Google mobile search shows recipe suggestions when you look for food

In the past few years, Google has used its so-called “knowledge graph” to make search results far more useful than just a list of links — you can get lots of info on a variety of topics right in Google without having to click on any search results. The latest addition to Google search is something foodies should take note of. Now, when you search for food on mobile, you’ll see a carousel of recipes at the top of the results page.

Google also added some filters to those recipe results — right below the search bar are additional suggestions you can use to refine your results. Searching for “fried chicken” gave me the option to add “oven-fried,” “buttermilk,” and “southern fried” filters to narrow down the recipes. You can also tap “view all” to move out of the standard search page and see bigger, more detailed recipe cards that show a picture and quick preview of the recipe.

When you combine these recipes with the local food results and knowledge graph info that Google has already been serving up, the company is offering a whole lot of food info without having to tap into pesky websites. For whatever reason, though, this view isn’t yet live on the standard desktop version of Google search. That’ll probably change sooner or later — in the meantime, if you use your phone to look for recipes, this should make things a little bit easier.

Via: 9to5Google


Best iPad mini cases: Protect your 7.9-inch Apple tablet

Apple’s iPad mini is available in two models – the iPad mini 2 and the newer iPad mini 4 that was announced as the replacement for the iPad mini 3 in September 2015. The iPad mini 2 is the cheapest way to get your hands on an Apple tablet with prices starting at £239, while the higher-specced iPad mini 4 starts at £379.

There are of course the original iPad mini and the iPad mini 3 knocking about too but you can’t buy them new from Apple anymore. This feature however, is all about protecting your iPad mini, no matter what model you have or plan to buy.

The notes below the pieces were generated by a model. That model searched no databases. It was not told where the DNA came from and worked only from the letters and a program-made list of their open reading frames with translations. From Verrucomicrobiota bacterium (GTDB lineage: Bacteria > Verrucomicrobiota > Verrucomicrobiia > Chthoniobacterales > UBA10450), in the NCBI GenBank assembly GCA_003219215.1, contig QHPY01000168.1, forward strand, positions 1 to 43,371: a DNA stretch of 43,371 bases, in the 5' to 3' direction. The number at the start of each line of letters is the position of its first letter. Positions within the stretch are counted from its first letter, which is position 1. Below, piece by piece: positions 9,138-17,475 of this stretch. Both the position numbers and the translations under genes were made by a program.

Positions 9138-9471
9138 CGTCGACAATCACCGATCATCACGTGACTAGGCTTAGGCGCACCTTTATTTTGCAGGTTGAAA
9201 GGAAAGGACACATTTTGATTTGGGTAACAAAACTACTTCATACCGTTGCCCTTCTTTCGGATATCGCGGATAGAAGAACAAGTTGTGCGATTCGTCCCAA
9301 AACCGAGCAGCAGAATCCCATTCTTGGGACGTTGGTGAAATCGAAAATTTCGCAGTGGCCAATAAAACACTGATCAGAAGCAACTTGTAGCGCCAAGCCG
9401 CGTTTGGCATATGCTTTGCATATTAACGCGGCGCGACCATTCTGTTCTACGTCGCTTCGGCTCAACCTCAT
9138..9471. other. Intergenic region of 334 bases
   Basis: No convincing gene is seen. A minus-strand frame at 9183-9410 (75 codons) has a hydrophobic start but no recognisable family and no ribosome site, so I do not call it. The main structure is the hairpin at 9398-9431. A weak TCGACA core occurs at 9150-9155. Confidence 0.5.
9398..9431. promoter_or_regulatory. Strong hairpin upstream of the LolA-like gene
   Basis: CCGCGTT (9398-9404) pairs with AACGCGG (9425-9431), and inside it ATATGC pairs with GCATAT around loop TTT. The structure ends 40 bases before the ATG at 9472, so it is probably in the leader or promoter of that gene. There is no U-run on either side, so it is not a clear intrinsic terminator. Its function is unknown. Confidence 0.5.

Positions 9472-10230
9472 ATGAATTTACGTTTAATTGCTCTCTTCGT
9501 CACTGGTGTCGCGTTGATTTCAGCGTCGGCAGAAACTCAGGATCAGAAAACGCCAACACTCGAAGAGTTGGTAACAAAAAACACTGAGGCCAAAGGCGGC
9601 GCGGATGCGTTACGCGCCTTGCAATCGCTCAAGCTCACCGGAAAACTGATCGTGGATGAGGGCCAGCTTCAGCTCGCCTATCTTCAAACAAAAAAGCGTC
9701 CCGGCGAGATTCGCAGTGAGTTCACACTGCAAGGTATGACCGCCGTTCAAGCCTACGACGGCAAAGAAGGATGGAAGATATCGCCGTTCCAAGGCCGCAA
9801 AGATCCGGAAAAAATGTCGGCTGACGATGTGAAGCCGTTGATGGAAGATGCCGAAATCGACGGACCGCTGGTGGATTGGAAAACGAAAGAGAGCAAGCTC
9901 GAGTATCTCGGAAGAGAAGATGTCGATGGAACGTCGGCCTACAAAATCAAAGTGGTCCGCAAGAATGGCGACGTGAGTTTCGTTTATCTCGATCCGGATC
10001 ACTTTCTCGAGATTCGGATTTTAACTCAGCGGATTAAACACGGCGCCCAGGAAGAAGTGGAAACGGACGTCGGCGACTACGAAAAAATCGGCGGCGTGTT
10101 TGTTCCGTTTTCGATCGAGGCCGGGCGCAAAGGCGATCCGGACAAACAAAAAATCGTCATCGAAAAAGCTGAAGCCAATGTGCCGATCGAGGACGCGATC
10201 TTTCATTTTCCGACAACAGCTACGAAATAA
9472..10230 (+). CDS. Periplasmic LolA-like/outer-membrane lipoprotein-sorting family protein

The iPad mini 4 differs in size very slightly to the older models so some older cases won’t be compatible, and the same works for newer cases with regards to older iPad mini models.

  • Apple iPad mini 2 review
  • Apple iPad mini 4 review

The sleeve cases should be fine, but you’ll need to make sure any hard cases that snap on are designed for the iPad model you own or are buying. We have tried to make it as clear as possible in the captions under each case in our gallery, but double check to be sure.

  • Click here to see the best iPad mini cases we have found so far

Facebook names its favorite in-house hackathon projects

Facebook is ending 2016 by naming its favorite projects and products that came out of all the hackathons its offices worldwide hosted this year. One is a richer, more robust Safety Check: a team tweaked the feature (which was itself the product of a hackathon) to allow people to embed more context, pictures and calls to actions within notifications. Another team created sort of an extension for it that gave people a way to offer and look for resources such as food and water in emergency situations.

A hackathon in Seattle gave rise to instant verification for Android, which launched earlier this month. That feature verifies your number for apps and websites if it’s the same as the phone you’re using without having to wait for a verification code via SMS. There’s also another team in Seattle created a live-streaming experience within Messenger. The other entries in Facebook’s list are the Voyager transponder, created in an effort to make sure the world’s internet infrastructure can handle an increase in traffic going forward.